What is a Fungal Nail Infection?
The medical term for fungal nail infection is Onychomycosis. It is a common complaint often seen by Samantha Hatton our podiatrist at Cheshire. It can be associated with athlete’s foot – Tinea Pedis.
The infection is usually caused by a yeast or mould infection which are types of fungi. It is rarely painful unless the infection progresses and becomes more severe.
How do I know I have a Fungal Nail Infection?
Fungal nail infections cause the nail to become thickened, develop a yellow or brown discolouration, and can start to crumble. They can also appear misshapen and can lift or loosen from the nail bed.
Many conditions can cause this appearance. To diagnose a fungal nail infection you can ask your doctor to arrange an analysis of your toenail clipping at the local hospital, or you can book an instant fungal nail test with one of our podiatrists here at Cheshire lasers.
Factors that increase the risk of Nail Infections:
- Nail damage
- Poor Hygiene
- Weak immune system
- Sporting activities causing trauma to the nail i.e. running, kicking, damp shoes
How do I treat a Fungal Nail Infection?
- antifungal nail cream – it can take up to 12 months to cure the infection and does not always work
- nail-softening cream – used for 2 weeks to soften the nail so the infection can be scraped off
- antifungal tablets- taken every day for up to 6 months but needs regular blood test monitoring from your doctor.
Now with the Lacuna Method, there is another effective solution.
What is the Fungal Nail Lacuna Method Treatment?
Several tiny holes are drilled into the nail plate to the nail bed. The number of holes depends on the extent of the infection and also the size of the nail being treated. Once the holes are completed an anti-fungal spray consisting of Terbinafine, is applied over the nail. The holes allow the treatment to reach the source of the infection. This spray is then applied daily at home until the infection is clear.
A review is recommended every 6-8 weeks as more holes may need to be drilled as the nail grows forward.
Any fungal infection of the skin also needs treating to avoid reinfection.
Lacuna Method After Care Advice
Following your Fungal Nail Lacuna method treatment, it is extremely important that you break the cycle of cross-infection, to stop fungal spores from the environment re-infecting your nails. The following advice is essential:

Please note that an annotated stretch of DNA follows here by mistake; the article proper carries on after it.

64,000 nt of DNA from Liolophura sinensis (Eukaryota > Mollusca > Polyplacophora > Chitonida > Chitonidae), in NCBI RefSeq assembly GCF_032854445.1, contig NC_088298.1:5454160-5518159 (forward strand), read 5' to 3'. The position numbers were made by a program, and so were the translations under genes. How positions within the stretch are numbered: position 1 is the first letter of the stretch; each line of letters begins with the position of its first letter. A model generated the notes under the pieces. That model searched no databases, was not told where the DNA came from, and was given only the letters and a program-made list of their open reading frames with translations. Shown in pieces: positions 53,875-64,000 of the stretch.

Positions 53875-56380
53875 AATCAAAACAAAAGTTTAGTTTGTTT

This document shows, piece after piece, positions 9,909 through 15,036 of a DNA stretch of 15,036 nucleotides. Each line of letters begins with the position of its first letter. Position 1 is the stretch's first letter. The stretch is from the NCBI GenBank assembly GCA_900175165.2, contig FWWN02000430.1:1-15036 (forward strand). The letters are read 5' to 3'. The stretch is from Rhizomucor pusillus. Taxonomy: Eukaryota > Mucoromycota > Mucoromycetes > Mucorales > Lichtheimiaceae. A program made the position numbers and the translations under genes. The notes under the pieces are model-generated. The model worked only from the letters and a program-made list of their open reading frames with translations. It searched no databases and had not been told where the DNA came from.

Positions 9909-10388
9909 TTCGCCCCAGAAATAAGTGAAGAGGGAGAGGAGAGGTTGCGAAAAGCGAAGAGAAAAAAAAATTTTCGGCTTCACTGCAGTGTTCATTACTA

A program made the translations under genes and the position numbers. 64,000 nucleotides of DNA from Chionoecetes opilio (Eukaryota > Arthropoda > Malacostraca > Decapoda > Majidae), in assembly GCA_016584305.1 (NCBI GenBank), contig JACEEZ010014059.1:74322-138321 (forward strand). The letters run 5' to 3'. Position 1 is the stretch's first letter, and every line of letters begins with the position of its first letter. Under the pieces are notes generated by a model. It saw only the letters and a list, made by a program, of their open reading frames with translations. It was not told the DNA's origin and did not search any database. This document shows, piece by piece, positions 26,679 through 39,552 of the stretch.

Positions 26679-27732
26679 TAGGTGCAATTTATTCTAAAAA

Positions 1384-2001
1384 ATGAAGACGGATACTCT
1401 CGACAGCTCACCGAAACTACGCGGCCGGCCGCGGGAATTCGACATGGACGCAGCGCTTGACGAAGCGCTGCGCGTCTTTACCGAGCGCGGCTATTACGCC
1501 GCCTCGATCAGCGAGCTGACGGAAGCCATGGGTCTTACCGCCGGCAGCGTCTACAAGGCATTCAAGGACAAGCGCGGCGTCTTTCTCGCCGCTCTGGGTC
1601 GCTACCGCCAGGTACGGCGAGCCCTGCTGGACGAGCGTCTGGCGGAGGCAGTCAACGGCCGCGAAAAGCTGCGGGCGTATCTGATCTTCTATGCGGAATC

- Spray your affected toenail/s with Lamisil spray x2 per day (ideally after showering or bathing but making sure the nail is perfectly dry). SHOULD YOU EXPERIENCE ANY SIDE EFFECTS PLEASE STOP USING THE SPRAY AND WASH YOUR TOES IN TEPID WATER, dry them and contact Samantha our podiatrist who will be able to suggest another medication.
- When creaming or moisturising the feet, avoid the toe area.
- Avoid 100% cotton or wool hosiery as it holds moisture around the foot. Mixed fibre hosiery will wick moisture away from the foot.
- Bamboo socks might be useful as they are more absorbent than cotton, allowing better ventilation.
- Replace your socks regularly. (If you wear work boots or shoes for a full day/shift it is advisable to change your socks/hosiery at least once during an 8hrs + day).
- Hosiery, bath mats and bedsheets should be washed on as high a temperature as possible – above 50 or ideally 90 degrees. Using Napisan detergent will help to kill fungal spores, as will drying them in a tumble dryer.
- Change your shoes daily, and spray them with a fungicidal shoe spray. Wait at least 48 hours before you wear the same pair. This will allow them to dry out.
- Sock drawers and shoe cupboards should be cleaned regularly with an anti-fungal solution e.g. Napisan.
- Don’t cut your nails yourself as you may reinfect or spread the infection.
- Please do not wear nail varnish of any kind.
How much is a Fungal Nail Lacuna Method treatment?
Samantha Hatton the Podiatrist at Cheshire Lasers performs the Lacuna Method treatment at Cheshire Lasers you can view her prices here.